The beautiful hydrangea is one flowering bush that generates many questions, some gardener’s have great success growing hydrangeas, while others struggle just to keep their hydrangea alive. I was in the latter group for years, actually killing a few hydrangeas along the way with trial and error gardening methods. My neighbor gave me a small hydrangea bush along with some growing advice and I now have thriving hydrangea bushes.
The ‘hydra’ in hydrangea indicates the flowering bush needs plenty of water. Water is lost at a rapid rate through the big, broad leaves of the hydrangea and the bush suffers from dehydration easily in the summer heat. Water deeply at least twice per week during the summer, more often if the leaves on your hydrangea are wilted.
Feed your hydrangea three times per year, March. May and July, with a light side application of a balanced fertilizer. 10-10-10 granulated fertilize feeds the hydrangea well and you can apply this type of fertilize right on top of the mulch around the hydrangea. The frequent watering will dissolve the granulated fertilize and it will gradually seep into the soil providing a steady diet for your hydrangea.
A hydrangea bush will grow best in partial shade where it will be shielded from the intense heat of the afternoon summer sun. A location that will receive the morning sun and a total of 6 hours of sun per day is the optimum location.
Pruning a hydrangea should be done soon after the blooms have faded, and most hydrangea varieties need to be pruned before mid-August or your risk cutting off next year’s buds. Pruning off the old hydrangea blooms is not the same as pruning the entire bush. Hydrangeas produce blooms on old wood, the stems the bush formed last year, so the hydrangea blooms won’t appear next year on the same stems they did this year. Dead-heading the spent blooms will not impair your hydrangea’s blooming capacity next year. Overall hydrangea bush pruning to remove dead or diseased stems or unwanted growth should be done when you remove the spent blooms. Use sharp pruning shears and make clean cuts.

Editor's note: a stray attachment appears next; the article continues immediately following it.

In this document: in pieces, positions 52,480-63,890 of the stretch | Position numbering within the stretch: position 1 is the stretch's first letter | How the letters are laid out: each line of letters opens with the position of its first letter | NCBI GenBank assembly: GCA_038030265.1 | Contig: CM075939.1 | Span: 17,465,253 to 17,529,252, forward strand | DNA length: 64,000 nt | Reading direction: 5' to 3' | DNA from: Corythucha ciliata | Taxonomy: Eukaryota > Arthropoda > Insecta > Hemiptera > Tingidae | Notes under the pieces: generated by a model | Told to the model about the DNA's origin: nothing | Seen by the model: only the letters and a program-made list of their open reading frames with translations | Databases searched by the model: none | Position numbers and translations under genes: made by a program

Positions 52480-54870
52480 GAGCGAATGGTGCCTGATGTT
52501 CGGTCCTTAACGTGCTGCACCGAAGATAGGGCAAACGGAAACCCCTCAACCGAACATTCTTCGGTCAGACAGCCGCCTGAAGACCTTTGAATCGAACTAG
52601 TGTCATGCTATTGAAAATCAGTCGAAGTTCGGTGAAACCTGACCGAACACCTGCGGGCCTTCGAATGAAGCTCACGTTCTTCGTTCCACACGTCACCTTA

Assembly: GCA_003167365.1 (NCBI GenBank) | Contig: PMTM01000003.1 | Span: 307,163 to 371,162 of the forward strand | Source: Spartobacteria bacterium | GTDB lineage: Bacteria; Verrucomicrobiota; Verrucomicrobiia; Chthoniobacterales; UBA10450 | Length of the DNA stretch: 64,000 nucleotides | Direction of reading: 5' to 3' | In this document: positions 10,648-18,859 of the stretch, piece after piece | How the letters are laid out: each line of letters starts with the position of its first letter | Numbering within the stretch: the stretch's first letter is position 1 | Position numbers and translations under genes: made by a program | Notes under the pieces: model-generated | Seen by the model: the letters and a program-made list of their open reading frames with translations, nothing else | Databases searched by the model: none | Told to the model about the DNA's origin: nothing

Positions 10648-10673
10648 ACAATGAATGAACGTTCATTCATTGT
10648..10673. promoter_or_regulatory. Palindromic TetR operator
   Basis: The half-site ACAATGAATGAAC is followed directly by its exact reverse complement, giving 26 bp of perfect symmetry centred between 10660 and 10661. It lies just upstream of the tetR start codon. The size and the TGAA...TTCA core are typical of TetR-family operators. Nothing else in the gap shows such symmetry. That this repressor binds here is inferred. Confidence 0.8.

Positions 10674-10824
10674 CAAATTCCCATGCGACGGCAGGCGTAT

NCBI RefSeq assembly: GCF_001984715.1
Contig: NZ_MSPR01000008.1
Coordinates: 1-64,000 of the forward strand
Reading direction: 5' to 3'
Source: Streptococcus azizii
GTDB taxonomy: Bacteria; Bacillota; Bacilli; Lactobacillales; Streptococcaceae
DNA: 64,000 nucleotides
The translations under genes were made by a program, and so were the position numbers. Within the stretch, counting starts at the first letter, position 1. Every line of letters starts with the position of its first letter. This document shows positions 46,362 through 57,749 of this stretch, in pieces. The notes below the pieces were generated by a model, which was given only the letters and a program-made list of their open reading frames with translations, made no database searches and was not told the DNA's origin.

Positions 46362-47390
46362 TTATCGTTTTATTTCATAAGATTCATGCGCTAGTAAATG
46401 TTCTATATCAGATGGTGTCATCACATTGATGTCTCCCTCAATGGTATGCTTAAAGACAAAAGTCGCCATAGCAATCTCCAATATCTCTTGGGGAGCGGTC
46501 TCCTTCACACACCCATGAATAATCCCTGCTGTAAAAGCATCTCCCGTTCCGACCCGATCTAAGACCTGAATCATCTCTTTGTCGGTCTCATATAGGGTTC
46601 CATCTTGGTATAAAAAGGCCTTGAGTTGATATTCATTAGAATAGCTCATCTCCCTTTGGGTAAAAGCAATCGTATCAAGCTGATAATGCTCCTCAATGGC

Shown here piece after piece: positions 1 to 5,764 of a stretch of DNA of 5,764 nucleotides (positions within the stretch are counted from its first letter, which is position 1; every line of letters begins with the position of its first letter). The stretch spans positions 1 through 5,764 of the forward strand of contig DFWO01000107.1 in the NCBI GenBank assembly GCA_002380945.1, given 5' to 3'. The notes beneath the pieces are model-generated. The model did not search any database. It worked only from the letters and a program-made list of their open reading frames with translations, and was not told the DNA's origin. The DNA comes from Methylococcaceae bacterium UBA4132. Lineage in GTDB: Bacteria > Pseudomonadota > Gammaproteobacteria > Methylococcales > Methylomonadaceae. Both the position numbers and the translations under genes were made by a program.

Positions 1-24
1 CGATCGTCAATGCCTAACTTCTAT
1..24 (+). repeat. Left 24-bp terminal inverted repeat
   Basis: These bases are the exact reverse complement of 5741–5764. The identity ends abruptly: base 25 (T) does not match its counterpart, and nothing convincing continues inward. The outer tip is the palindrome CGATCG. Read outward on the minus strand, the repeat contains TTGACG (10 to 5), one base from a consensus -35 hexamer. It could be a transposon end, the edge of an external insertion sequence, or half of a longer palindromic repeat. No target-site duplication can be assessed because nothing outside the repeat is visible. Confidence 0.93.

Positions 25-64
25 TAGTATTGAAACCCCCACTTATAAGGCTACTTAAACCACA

Propagation of a hydrangea bush is quite simple, it’s called ‘layering’. Dig a trench near the base of your hydrangea, 3 inches deep, 1 inch wide and 5-6 inches long. Choose a long limb near the bottom of the hydrangea and bend the limb down into the trench. On a portion of the limb that rests within the trench, carefully remove 1 inch of bark all the way around the limb with a knife. Place the limb in the trench and cover with soil to propagate. You will need between 6-12 inches of the limb tip sticking out of the trench, and you may have to place a small rock on the buried portion of the limb to keep it in the trench soil.
The portion of the limb where you removed the 1 inch of bark will form a new root system in the trench. Leave the hydrangea limb buried until the following growing season. When the limb begins to show new leaf growth, sever the limb from the parent hydrangea bush with pruning shears and gently dig your new propagated hydrangea bush up, keep as much soil intact around the new root system and transplant.